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Fully Automatic Clip Show
A sequence (sometimes called a supercut) which consists mainly of very small clips of (usually) a single action, Catch Phrase or Verbal Tic from previous episodes of a series played in rapid succession. When it's part of the show itself, it usually appears as part of a Clip Show or Recap Episode; even when it isn't, there are often fan-made videos. This is commonly used in commercials and advertisements to really remind the viewer what the show or character's name is, even though chances are they already know.

A Fully Automatic Clip Show is usually triggered by a character hanging a lampshade on another character's annoying habit.

See also Hive Mind Testimonial, and this extensive catalog of fan-made examples.

In-Series Examples:

Anime

Film
  • One of the easter eggs on The Incredibles DVD is a montage of every button that gets pressed, every door that opens or closes, and every explosion from the entire movie.
  • An easter egg of Snatch has it with Cluster F Bombs and violence (you have the option to bleep it, making it even more hilarious).
  • The closing credits of Howling II repeats a shot of Sybil Danning (as Stirba the Werewolf Bitch) ripping off her top and baring her breasts seventeen times, interspersed with random reaction shots from the rest of the film.
  • An extra on the DVD release of Crackerjack has a montage of every instance of swearing in the film, with a graphic of the swear and a counter up. It goes for about a minute and gets to $16.00.
  • The DVD version of In Bruges has this as a bonus feature, compiling all the swearing in the film. Very amusing lampshade at the end.
  • That's Entertainment!, a clip show film highlighting MGM's musicals, has two: one of Mickey Rooney's characters saying "Hey Lets Put On A Show" and one of Greta Garbo's characters saying "I want to be [let/left] alone."

Live-Action TV
  • In one episode of Home Improvement, a friend's house blows up and Tim spends the rest of the episode vigorously denying that he was at fault (he triggered it, but completely unwittingly). The credits for that episode replaced the usual Hilarious Outtakes with all the times Tim exclaimed "I didn't blow up his house!", followed by, of course, the clip of the house blowing up.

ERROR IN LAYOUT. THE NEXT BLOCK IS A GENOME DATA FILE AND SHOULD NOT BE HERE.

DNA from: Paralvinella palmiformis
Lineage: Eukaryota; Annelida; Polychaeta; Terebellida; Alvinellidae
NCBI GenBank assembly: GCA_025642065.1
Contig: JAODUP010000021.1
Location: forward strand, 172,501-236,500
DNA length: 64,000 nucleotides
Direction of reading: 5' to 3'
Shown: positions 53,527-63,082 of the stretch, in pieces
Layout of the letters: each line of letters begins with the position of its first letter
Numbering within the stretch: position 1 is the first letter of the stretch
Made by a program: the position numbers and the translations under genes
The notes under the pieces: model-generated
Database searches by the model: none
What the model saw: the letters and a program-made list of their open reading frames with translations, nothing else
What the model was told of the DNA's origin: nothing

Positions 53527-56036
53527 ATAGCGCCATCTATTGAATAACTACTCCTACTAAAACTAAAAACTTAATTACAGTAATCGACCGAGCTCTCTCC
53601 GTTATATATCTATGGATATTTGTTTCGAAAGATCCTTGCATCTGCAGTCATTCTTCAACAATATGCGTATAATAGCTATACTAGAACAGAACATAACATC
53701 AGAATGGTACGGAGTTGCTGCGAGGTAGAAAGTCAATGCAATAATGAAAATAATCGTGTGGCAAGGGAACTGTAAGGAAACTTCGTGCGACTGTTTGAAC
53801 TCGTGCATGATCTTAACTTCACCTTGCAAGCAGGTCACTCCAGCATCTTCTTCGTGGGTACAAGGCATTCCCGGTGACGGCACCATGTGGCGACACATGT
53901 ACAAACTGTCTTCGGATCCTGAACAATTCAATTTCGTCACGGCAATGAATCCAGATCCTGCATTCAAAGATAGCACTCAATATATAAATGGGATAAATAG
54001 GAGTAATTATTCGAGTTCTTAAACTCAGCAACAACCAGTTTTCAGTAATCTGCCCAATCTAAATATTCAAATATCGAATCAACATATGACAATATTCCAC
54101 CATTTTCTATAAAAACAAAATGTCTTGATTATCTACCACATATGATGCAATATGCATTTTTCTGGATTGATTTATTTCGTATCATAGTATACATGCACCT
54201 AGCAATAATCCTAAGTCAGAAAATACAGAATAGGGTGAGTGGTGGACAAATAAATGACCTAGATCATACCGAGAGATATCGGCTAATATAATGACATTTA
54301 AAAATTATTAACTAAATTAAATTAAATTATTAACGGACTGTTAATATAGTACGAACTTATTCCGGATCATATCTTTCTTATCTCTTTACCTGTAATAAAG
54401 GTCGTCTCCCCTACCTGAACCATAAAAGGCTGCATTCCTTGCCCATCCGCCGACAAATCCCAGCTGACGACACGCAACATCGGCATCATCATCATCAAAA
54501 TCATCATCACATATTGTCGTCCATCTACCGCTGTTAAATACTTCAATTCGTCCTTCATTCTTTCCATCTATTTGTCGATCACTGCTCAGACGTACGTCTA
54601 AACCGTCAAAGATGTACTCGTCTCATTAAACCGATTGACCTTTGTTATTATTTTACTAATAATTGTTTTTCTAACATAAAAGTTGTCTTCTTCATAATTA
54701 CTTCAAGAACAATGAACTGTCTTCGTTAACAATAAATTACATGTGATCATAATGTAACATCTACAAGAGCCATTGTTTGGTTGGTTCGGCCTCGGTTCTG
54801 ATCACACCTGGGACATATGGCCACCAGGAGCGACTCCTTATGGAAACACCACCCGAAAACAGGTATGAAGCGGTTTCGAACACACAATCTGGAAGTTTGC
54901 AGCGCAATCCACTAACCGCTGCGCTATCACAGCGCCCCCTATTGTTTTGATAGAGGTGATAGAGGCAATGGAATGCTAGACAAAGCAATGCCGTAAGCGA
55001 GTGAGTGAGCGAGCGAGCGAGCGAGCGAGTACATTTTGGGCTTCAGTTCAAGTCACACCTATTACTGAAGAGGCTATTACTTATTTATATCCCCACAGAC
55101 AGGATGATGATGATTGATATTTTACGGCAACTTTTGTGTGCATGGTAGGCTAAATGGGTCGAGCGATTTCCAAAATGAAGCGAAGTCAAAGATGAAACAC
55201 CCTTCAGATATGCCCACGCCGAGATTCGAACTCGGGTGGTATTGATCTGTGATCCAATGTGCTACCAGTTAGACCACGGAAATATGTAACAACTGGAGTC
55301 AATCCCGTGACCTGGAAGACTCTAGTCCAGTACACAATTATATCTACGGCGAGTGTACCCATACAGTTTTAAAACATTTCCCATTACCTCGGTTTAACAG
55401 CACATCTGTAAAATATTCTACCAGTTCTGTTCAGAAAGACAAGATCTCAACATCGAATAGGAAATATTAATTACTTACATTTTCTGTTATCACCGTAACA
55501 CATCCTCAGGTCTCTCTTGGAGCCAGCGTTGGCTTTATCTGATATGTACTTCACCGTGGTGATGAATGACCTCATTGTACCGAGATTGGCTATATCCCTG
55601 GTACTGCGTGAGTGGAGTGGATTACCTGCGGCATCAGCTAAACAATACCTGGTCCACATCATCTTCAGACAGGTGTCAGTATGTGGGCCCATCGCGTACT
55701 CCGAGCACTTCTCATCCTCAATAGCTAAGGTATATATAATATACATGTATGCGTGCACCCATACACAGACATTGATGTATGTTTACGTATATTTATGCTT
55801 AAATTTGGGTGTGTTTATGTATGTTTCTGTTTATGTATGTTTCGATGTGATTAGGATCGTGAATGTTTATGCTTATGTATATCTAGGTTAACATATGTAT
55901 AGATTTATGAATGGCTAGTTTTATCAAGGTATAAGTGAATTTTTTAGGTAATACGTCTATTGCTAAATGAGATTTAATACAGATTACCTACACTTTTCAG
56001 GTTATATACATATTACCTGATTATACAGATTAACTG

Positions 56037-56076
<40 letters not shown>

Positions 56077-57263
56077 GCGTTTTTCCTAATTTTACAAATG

• One episode of The Office showed a bunch of clips of Stanley being "abrupt" with people.
    • This was also utilized for Oscar's "Actually..." sequence in the seventh season episode "China", though it wasn't made of actual past clips.
  • The finale of That '70s Show had one for Red with his threats of shoving his foot up people's asses.
  • Used several times in the clip show episode of Scrubs: dancing, falling over, being mean to each other, being nice to each other, hugging, etc.
  • The Daily Show and The Colbert Report do this on news clips just about every time there's a new buzz word making the rounds, or, even better, if a politician denies ever making a statement when, in fact, they have stated it many, many times in the past.
    • They once did one for themselves, playing a clip of every time Jon Stewart joked that some organization's initials were "NAMBLA."
  • Conan has a recurring feature on his show where clips from dozens of tv news shows feature different anchors all reciting the exact same headline phrase, apparently pulled straight from the same news service they all got the story from.